Why Darmok Is a Good Star Trek: TNG Episode

Soulskill posted about three weeks ago | from the i-always-wanted-to-see-a-Tamarian-Borg dept.

512

An anonymous reader writes: "Last week, the Ars Technica ran an article listing their staff's least favorite Star Trek: the Next Generation episodes. They hit a few of the predictable ones, like Angel One — wherein Riker's chest hair takes center stage — and Up the Long Ladder — featuring space-Irish. But a surprising suggestion came from Peter Bright, who denounced Darmok, a fan favorite. (You remember: 'Darmok and Jalad, at Tanagra.') Now, Ars's Lee Hutchinson has (jokingly) taken Bright to task, showing how IMDB ratings mark Darmok (5x02) as one of the best episodes of season 5, and among the strongest in the series. He also points out a trend in some of the bad episodes they didn't pick: 'According to the data, the worst episode of TNG by a significant margin is the season 2 finale Shades of Gray, a clipshow episode famously hobbled by the 1988 Writers Guild of America strike. We also managed to not pick season 6's Man of the People (the one where Troi falls in love with a brain vampire and gets really old) or season 4's The Loss (the one where Troi loses her empathic abilities and gets really whiny) or season 2's The Child (the one where Troi has dream sex with a space anomaly and gets really pregnant).' What are your picks for best and worst TNG episode?"

Why Movie Streaming Services Are Unsatisfying — and Will Stay That Way

Soulskill posted about three weeks ago | from the shut-up-and-take-my-money dept.

323

mendax sends this excerpt from a New York Times op-ed: "like Napster in the late 1990s, [torrent-streaming app Popcorn Time] offered a glimpse of what seemed like the future, a model for how painless it should be to stream movies and TV shows online. The app also highlighted something we've all felt when settling in for a night with today’s popular streaming services, whether Netflix, Amazon, iTunes, Hulu, or Google or Microsoft’s media stores: They just aren't good enough. ... In the music business, Napster’s vision eventually became a reality. Today, with services like Spotify and Rdio, you can pay a monthly fee to listen to whatever you want, whenever you want. But in the movie and TV business, such a glorious future isn't in the offing anytime soon.

According to industry experts, some of whom declined to be quoted on the record because of the sensitivities of the nexus of media deals involved, we aren’t anywhere close to getting a service that allows customers to pay a single monthly fee for access to a wide range of top-notch movies and TV shows.Instead of a single comprehensive service, the future of digital TV and movies is destined to be fragmented across several services, at least for the next few years. We’ll all face a complex decision tree when choosing what to watch, and we’ll have to settle for something less than ideal."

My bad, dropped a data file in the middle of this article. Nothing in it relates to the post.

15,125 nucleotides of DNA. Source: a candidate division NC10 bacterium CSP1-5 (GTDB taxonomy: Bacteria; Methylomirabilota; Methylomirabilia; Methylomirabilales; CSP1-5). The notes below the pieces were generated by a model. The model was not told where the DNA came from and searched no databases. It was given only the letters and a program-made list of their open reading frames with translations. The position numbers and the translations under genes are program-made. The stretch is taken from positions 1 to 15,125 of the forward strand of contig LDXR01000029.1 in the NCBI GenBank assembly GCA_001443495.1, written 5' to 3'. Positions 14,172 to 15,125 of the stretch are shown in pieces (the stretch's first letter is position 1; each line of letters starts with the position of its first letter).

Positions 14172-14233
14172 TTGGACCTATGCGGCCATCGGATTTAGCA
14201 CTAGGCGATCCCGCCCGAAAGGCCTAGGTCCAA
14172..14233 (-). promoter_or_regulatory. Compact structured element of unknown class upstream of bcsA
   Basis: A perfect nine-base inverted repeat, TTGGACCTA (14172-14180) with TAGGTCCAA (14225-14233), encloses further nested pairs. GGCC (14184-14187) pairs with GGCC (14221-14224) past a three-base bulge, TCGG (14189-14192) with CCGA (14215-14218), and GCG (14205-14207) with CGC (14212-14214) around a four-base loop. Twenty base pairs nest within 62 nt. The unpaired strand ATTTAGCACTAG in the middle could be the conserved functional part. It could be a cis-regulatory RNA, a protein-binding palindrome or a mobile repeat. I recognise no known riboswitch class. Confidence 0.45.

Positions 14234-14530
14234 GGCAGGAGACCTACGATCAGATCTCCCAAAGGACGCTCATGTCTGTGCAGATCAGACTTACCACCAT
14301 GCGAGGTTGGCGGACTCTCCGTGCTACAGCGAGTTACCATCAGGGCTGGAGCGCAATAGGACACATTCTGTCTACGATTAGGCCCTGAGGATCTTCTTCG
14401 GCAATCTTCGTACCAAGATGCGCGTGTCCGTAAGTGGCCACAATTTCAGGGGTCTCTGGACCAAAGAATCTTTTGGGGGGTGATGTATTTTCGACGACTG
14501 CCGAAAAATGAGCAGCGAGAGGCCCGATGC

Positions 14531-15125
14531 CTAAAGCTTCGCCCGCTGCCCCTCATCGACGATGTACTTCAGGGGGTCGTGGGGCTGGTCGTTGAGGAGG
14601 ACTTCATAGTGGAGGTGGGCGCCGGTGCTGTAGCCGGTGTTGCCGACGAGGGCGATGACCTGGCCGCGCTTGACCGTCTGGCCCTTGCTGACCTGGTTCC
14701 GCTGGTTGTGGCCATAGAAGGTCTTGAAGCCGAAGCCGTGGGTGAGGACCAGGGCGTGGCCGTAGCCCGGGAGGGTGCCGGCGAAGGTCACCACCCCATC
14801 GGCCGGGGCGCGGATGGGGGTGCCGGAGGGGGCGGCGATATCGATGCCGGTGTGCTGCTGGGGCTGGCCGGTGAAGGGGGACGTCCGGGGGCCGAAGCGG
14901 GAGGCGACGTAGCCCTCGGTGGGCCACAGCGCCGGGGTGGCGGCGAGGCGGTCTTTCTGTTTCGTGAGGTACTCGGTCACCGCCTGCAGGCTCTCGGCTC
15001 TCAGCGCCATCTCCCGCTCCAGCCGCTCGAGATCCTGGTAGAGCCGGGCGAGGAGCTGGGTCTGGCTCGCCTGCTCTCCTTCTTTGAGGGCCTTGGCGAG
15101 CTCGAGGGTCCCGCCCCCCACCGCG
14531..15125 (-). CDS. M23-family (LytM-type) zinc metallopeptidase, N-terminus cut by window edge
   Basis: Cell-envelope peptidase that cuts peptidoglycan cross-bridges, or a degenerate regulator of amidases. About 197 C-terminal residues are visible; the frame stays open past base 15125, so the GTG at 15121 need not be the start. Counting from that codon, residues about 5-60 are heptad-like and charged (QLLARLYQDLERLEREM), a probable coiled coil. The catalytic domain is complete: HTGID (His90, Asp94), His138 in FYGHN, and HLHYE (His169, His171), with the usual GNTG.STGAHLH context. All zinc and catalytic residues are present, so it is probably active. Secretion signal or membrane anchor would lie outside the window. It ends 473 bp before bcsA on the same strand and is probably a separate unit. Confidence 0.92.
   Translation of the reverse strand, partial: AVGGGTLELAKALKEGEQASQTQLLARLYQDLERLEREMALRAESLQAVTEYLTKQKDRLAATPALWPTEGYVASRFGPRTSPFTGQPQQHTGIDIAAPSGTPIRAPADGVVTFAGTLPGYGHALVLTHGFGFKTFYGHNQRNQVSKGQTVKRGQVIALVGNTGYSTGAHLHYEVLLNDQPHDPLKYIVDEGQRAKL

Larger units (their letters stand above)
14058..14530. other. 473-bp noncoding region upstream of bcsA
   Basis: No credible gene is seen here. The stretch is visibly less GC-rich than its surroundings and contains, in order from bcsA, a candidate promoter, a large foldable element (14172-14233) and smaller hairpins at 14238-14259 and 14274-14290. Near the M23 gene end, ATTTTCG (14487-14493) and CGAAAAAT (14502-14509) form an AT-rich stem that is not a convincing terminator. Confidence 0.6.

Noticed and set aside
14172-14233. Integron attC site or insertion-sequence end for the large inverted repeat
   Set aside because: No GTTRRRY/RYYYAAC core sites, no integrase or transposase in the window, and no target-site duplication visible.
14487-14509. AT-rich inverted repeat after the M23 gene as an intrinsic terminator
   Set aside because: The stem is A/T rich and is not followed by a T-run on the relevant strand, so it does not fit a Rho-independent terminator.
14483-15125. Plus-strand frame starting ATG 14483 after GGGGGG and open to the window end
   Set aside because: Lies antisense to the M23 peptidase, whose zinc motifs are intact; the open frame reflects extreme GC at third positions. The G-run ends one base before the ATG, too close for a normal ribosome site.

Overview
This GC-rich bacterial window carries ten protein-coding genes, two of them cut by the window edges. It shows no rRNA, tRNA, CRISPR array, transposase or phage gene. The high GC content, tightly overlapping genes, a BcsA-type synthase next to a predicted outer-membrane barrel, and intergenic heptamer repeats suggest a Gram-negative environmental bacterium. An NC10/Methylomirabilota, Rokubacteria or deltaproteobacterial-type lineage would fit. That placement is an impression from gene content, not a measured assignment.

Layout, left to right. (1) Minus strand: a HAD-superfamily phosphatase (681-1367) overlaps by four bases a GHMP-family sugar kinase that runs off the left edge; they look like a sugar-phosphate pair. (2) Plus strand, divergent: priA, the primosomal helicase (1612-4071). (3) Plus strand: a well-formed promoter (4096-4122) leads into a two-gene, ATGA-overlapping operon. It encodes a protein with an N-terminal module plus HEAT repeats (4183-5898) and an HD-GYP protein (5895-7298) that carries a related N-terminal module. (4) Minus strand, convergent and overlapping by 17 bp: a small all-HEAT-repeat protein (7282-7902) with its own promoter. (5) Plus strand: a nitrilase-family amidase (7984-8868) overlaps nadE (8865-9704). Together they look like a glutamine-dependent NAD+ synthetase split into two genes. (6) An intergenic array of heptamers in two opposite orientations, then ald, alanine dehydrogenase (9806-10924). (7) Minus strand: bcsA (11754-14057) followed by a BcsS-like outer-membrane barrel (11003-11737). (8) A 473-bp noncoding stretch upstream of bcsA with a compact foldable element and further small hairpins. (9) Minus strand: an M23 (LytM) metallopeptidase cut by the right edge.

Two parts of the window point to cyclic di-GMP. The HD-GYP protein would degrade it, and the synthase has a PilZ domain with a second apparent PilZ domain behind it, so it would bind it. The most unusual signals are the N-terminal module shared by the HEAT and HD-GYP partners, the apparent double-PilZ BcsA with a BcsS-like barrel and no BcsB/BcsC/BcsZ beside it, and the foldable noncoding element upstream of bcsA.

Are DVDs Inconvenient On Purpose?

Soulskill posted about three weeks ago | from the couldn't-have-been-an-accident dept.

490

Slashdot contributor Bennett Haselton writes: "Why do Netflix and a few other companies keep the DVD format alive, when streaming is more convenient for almost all users? The answer is not obvious, but my best theory is that it has to do with what economists call price discrimination. Netflix is still the cheapest legal way to watch a dozen recent releases every month — but only if you're willing to put up with those clunky DVDs." Read on for the rest of Bennett's thoughts.

Klingon Beer

Soulskill posted about three weeks ago | from the don't-drink-and-warp-drive dept.

100

An anonymous reader writes: "We may not have Saurian Brandy or Romulan Ale, but we'll soon have Klingon Beer. Tin Man Brewing Company in Evansville, Indiana has gotten the OK from CBS to create 'Klingon Warnog,' a Dunkelweizen with 'a modern aroma [of] predominantly mild banana and clove.' It will have an ABV of 5.5%. The Klingon beer will apparently join Vulcan Ale in the Federation of Beer. I wonder what their Prime Directive is."

Algorithm Composes Music By Text Analyzing the World's Best Novels

timothy posted about three weeks ago | from the best-novels-worst-music dept.

31

KentuckyFC (1144503) writes "The recent development of vast databases that link words to the emotions they conjure up is changing the way researchers study text. Sentiment analysis, for example, is increasingly used to gauge the mood of society on topics ranging from politics to movies. Now researchers have used the same technique to measure the "emotional temperature" throughout a novel and then to automatically compose music that reflects the content. The key advance in this work is the development of rules that map the emotional changes into musical qualities such as tempo, key pitch and so on. The team has fed a number of well known books through the algorithm, which they call TransProse. These include lighter texts such as Peter Pan and much darker novels such as The Road and Heart of Darkness. And the music isn't bad (to my untrained ear). The teams say the new algorithm could lead to audio-visual e-books that generate music that reflects the mood on open pages. And it may even be possible to use the algorithm in reverse to recommend known songs that reflect the mood in a book."